Although the afternoon brought more variety to the trail, not all of it was welcome. Large, black volcanic boulders lined the trail, which now consisted of small pieces of red volcanic rock. Every few yards our feet slipped backward as the small rocks rolled under our feet. We felt like we were hiking on ball bearings as they rolled along a concrete floor.
Rounding a corner, a cone shaped mountain became visible over the next ridge: the dormant volcano of Mount McLaughlin. Shortly thereafter we reached Highway 140, and stopped at the creek for an early dinner. Sierra collected bright red thimbleberries from the nearby bushes to eat with our dinner. They tasted sweet and tart.
Leaving the creek, we were greeted by the mosquitoes, which we have heard will accompany us for much of the next 200 miles. We hiked on until dark, hoping to escape them. But it was larger animals that dominated my thoughts after we made camp.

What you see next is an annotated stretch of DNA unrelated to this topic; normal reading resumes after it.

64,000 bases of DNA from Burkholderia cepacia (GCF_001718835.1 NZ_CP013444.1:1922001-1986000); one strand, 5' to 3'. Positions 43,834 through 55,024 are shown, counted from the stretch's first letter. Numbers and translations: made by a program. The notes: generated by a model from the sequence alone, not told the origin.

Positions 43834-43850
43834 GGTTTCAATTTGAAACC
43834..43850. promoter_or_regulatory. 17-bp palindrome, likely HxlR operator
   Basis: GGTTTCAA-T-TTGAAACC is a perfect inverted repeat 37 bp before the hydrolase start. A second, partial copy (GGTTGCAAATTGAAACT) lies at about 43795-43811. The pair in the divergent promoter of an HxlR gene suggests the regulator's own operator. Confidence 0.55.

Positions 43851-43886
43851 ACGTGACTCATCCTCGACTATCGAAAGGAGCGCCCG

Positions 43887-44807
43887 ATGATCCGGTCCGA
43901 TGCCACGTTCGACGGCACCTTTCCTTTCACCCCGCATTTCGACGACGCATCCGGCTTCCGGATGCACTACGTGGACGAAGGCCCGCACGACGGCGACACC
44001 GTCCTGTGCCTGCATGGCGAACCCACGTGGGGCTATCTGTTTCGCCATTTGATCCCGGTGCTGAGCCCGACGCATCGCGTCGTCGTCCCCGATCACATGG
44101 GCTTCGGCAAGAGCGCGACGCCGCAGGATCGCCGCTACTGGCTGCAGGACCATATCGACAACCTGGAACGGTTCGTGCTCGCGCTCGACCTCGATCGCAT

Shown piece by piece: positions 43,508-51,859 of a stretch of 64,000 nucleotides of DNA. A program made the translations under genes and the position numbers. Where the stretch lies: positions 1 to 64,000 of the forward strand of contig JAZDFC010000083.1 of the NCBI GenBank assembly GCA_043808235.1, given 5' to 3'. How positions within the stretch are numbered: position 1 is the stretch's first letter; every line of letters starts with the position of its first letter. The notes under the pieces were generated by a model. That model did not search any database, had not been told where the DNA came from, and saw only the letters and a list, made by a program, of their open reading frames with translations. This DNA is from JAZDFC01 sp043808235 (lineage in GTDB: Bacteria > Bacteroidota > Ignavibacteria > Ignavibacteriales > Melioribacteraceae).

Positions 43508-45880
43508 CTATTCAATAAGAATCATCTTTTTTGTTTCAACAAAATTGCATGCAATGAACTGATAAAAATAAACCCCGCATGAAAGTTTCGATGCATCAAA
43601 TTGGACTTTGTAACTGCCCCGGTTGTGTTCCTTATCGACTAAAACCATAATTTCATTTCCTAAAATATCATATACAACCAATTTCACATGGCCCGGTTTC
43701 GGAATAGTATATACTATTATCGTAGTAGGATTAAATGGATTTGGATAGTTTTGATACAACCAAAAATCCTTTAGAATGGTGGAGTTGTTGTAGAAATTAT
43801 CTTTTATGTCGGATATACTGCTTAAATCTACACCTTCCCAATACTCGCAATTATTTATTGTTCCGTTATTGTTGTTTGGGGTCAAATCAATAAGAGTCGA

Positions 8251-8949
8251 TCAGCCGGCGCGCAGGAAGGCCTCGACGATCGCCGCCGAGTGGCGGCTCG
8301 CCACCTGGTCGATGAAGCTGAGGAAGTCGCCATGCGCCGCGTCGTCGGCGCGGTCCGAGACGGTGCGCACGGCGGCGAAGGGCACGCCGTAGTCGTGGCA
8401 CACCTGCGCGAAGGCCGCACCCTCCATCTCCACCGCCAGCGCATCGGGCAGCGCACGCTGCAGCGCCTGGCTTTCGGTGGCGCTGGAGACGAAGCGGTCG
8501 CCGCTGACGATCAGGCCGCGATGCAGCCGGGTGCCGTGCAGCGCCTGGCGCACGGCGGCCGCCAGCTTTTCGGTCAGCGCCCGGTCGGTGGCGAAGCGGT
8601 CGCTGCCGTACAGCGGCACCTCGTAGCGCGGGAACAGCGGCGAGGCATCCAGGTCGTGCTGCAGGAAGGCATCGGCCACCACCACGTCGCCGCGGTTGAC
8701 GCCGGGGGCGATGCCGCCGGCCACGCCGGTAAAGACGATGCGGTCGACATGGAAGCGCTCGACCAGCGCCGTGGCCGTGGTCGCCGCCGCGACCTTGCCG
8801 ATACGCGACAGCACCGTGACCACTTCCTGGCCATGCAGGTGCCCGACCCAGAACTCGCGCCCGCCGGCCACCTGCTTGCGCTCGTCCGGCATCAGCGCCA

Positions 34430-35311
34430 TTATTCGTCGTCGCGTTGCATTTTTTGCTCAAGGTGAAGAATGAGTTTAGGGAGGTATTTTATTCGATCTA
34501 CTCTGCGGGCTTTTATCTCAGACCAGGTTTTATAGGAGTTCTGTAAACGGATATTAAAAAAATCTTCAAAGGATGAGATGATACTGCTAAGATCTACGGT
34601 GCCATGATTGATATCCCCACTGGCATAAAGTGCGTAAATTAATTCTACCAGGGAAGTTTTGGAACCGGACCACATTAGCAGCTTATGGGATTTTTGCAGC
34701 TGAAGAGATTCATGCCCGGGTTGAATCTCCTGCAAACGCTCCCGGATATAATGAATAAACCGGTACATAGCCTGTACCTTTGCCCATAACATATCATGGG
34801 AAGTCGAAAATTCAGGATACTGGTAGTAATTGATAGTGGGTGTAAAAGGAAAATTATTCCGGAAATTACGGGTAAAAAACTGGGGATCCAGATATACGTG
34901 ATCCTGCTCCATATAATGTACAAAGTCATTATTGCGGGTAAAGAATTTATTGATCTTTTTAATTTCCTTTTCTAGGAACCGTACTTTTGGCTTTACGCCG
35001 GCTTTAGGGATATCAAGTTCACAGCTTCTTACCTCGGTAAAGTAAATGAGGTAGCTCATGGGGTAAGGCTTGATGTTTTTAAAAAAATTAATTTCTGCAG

Crack! Pop! I listened to the loud cracking sounds of branches breaking in the night. Not the soft crunching of hooves or paws snapping the small twigs and branches littering the ground, but the loud pops of thicker limbs breaking, sometimes from above. What could it be? Bear? Deer? A troupe of axe wielding apes? With no way to know for sure, I tried to block out the sounds, and eventually fell asleep.